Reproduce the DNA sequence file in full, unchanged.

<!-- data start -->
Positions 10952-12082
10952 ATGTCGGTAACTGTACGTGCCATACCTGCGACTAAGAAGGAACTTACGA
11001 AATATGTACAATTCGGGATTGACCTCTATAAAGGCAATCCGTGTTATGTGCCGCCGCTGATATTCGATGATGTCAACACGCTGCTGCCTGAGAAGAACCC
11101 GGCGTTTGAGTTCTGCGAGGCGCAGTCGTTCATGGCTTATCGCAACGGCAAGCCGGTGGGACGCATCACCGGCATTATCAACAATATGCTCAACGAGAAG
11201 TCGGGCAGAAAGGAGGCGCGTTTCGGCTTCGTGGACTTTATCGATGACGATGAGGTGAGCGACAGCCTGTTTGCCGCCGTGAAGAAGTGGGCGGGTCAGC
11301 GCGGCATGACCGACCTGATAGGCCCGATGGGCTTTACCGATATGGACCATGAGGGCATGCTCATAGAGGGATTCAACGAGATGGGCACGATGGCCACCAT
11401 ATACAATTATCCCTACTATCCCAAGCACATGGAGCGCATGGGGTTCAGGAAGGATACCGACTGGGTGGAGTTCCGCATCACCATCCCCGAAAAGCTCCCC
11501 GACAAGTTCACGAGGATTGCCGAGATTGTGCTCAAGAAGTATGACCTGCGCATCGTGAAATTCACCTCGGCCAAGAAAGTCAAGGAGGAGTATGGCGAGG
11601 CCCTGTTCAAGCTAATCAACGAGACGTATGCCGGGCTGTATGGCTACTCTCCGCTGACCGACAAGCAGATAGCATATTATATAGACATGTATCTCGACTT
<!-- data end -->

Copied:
Positions 10952-12082
10952 ATGTCGGTAACTGTACGTGCCATACCTGCGACTAAGAAGGAACTTACGA
11001 AATATGTACAATTCGGGATTGACCTCTATAAAGGCAATCCGTGTTATGTGCCGCCGCTGATATTCGATGATGTCAACACGCTGCTGCCTGAGAAGAACCC
11101 GGCGTTTGAGTTCTGCGAGGCGCAGTCGTTCATGGCTTATCGCAACGGCAAGCCGGTGGGACGCATCACCGGCATTATCAACAATATGCTCAACGAGAAG
11201 TCGGGCAGAAAGGAGGCGCGTTTCGGCTTCGTGGACTTTATCGATGACGATGAGGTGAGCGACAGCCTGTTTGCCGCCGTGAAGAAGTGGGCGGGTCAGC
11301 GCGGCATGACCGACCTGATAGGCCCGATGGGCTTTACCGATATGGACCATGAGGGCATGCTCATAGAGGGATTCAACGAGATGGGCACGATGGCCACCAT
11401 ATACAATTATCCCTACTATCCCAAGCACATGGAGCGCATGGGGTTCAGGAAGGATACCGACTGGGTGGAGTTCCGCATCACCATCCCCGAAAAGCTCCCC
11501 GACAAGTTCACGAGGATTGCCGAGATTGTGCTCAAGAAGTATGACCTGCGCATCGTGAAATTCACCTCGGCCAAGAAAGTCAAGGAGGAGTATGGCGAGG
11601 CCCTGTTCAAGCTAATCAACGAGACGTATGCCGGGCTGTATGGCTACTCTCCGCTGACCGACAAGCAGATAGCATATTATATAGACATGTATCTCGACTT